Perhaps it was those few moments of film, burned into the retinas of so many for so long, that would ultimately sear the Lincoln Continental into our collective consciousness. Forever more, even those who couldn’t tell a Lincoln from a Chevrolet would know there was something special, something important about this car. Just the shape...those long flanks, the wide grille book-ended by vertical strakes, those low, wide proportions...something about the Continental’s very silhouette became a part of the entire world’s cultural memory.

Not bad work, for a shoe-maker’s opus.

Up to 2002

Lincoln Continental: A Look Back
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Conti Mk Mntg

For the sake of everyone’s souls, it’s probably best to just summarize the next couple decades. Warning: If you drink, now would be the time. And make it a double. Just try to work your way through, though...it gets better.

Generally like the generation it defined, the Continental spent the next 20 years selling out to lower and lower common denominators, inevitably getting wider, slower and less attractive. Through the 1980s, it aspired to the heights of middle-management mediocrity, while trapped in a box and desperately falling behind its competitors through sheer lack of capability. By the 90s, the Continental had softened in both appearance and persona, having lost all ambition apart from slowly wasting away via hopeless boredom on the golf courses of America. At the turn of the century, this outdated relic of a bygone age had outlived its relevance, and seemed to know it. A quietly unremarkable death followed in 2002, and the Continental slipped away, steeped in the bittersweet pretenses of past glories, but too senile to remember any of them.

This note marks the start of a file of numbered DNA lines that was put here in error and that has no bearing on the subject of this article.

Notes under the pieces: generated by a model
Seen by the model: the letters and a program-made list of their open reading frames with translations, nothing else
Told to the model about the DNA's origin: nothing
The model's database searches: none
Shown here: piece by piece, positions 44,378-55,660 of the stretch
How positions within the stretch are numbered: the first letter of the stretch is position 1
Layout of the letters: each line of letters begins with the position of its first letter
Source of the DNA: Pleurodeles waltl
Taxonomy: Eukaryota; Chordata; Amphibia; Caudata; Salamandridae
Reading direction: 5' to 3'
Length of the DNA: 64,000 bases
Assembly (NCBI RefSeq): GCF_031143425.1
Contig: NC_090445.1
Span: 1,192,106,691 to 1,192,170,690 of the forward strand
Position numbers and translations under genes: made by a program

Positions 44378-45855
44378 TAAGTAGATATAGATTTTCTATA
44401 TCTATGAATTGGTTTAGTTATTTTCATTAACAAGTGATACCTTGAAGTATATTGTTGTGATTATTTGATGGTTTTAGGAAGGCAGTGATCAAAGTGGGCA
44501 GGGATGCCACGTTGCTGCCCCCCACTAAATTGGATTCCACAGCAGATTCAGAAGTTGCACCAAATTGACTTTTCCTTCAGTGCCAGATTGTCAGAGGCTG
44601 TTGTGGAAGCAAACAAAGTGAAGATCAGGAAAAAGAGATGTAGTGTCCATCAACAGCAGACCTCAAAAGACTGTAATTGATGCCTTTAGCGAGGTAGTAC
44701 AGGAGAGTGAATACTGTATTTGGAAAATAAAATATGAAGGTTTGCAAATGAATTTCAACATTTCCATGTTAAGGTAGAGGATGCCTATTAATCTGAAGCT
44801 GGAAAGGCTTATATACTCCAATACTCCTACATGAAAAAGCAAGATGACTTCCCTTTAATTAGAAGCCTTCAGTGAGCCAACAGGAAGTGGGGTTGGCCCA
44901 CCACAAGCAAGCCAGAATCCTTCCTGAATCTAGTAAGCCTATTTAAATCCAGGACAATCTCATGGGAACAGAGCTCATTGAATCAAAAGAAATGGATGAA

Ahem.

Anyone else ready for another shot?

Resurrection

Lincoln Continental: A Look Back
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2016 Lincoln Continental Concept

With the new Continental, Lincoln’s not just relying on staid and stale reminiscence; in a very real way, this luxo-barge is meant to be everything the original was back in the 1940s. Granted, it’s got an EcoBoost V-6, and it may or may not be front-wheel drive. Ford’s refusing to say right now...which probably means it is. In which case, it will probably handle like a barge...but as we’ve seen so far, that’s not exactly out of character for a Continental. Granted, a lot of Ford’s chassis have provisions for all-wheel drive, so it’s a possibility. That would at least put it theoretically on par with that other Continental. But even if not, Lincoln’s betting that this car’s customers will care a lot more about comfort and cost than corner exit speeds.

Still, we should probably hope this doesn’t end up being the world’s most expensive wrong-wheel-drive car. In every other way, it seems like a fantastic return to form for the brand...potentially Bentley speed, style and substance for 7-Series money. That would be an incredible new chapter in the Continental’s story, and do real honor to such an important name.

But, no matter what happens, it’s the Continental’s story that’s really important.

It’s the story of a century, and the people who lived it. Born into the world of the great and good, it once seemed this favored child’s greatest ambitions would end with yachting vacations in Florida. But the Continental proved better than anyone expected; it’s been to the highest highs, and come crashing back to Earth on melted wings. Like a lot of the people who drove it (not least of whom being Edsel Ford), sometimes this legend’s reach exceeded its grasp. Like some of the people who worked on it, the Continental has long been an icon of the ambitious; those definitive Americans, those hopeful up-and-comers who weren’t afraid to fail for the smallest chance of success.

History can and does repeat itself...sometimes in different places, at different times.

Maybe we’d do well to remember that.

What do you think?